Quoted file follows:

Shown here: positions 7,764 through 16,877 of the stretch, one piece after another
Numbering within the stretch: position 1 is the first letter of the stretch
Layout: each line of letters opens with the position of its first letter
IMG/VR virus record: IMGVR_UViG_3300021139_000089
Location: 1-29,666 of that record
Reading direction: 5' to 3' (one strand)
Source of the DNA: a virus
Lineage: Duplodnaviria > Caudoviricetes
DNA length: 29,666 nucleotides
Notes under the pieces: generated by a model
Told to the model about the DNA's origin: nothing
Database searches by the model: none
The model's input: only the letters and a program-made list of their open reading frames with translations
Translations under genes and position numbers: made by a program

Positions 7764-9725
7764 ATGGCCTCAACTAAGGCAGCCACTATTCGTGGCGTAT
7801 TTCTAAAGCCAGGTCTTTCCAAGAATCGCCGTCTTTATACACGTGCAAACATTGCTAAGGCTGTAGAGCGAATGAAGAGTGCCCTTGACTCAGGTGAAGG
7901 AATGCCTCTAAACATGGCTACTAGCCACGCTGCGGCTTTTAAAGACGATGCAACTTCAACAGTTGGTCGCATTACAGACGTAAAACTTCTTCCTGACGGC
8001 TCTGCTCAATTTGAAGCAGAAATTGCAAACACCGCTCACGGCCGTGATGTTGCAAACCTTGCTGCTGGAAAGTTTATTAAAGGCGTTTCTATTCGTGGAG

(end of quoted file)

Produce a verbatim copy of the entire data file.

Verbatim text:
Shown here: positions 7,764 through 16,877 of the stretch, one piece after another
Numbering within the stretch: position 1 is the first letter of the stretch
Layout: each line of letters opens with the position of its first letter
IMG/VR virus record: IMGVR_UViG_3300021139_000089
Location: 1-29,666 of that record
Reading direction: 5' to 3' (one strand)
Source of the DNA: a virus
Lineage: Duplodnaviria > Caudoviricetes
DNA length: 29,666 nucleotides
Notes under the pieces: generated by a model
Told to the model about the DNA's origin: nothing
Database searches by the model: none
The model's input: only the letters and a program-made list of their open reading frames with translations
Translations under genes and position numbers: made by a program

Positions 7764-9725
7764 ATGGCCTCAACTAAGGCAGCCACTATTCGTGGCGTAT
7801 TTCTAAAGCCAGGTCTTTCCAAGAATCGCCGTCTTTATACACGTGCAAACATTGCTAAGGCTGTAGAGCGAATGAAGAGTGCCCTTGACTCAGGTGAAGG
7901 AATGCCTCTAAACATGGCTACTAGCCACGCTGCGGCTTTTAAAGACGATGCAACTTCAACAGTTGGTCGCATTACAGACGTAAAACTTCTTCCTGACGGC
8001 TCTGCTCAATTTGAAGCAGAAATTGCAAACACCGCTCACGGCCGTGATGTTGCAAACCTTGCTGCTGGAAAGTTTATTAAAGGCGTTTCTATTCGTGGAG